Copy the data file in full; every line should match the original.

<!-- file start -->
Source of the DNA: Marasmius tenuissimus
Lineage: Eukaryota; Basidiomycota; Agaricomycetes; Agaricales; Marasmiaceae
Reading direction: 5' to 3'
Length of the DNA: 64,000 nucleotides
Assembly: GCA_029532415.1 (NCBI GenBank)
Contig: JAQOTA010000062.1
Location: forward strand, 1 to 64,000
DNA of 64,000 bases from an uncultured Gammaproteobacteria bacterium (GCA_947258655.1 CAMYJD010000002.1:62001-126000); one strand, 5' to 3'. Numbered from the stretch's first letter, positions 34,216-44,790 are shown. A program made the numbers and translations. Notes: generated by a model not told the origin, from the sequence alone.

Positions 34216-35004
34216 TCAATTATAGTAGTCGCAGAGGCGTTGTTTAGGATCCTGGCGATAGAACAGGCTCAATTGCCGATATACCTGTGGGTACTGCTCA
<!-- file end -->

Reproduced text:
Source of the DNA: Marasmius tenuissimus
Lineage: Eukaryota; Basidiomycota; Agaricomycetes; Agaricales; Marasmiaceae
Reading direction: 5' to 3'
Length of the DNA: 64,000 nucleotides
Assembly: GCA_029532415.1 (NCBI GenBank)
Contig: JAQOTA010000062.1
Location: forward strand, 1 to 64,000
DNA of 64,000 bases from an uncultured Gammaproteobacteria bacterium (GCA_947258655.1 CAMYJD010000002.1:62001-126000); one strand, 5' to 3'. Numbered from the stretch's first letter, positions 34,216-44,790 are shown. A program made the numbers and translations. Notes: generated by a model not told the origin, from the sequence alone.

Positions 34216-35004
34216 TCAATTATAGTAGTCGCAGAGGCGTTGTTTAGGATCCTGGCGATAGAACAGGCTCAATTGCCGATATACCTGTGGGTACTGCTCA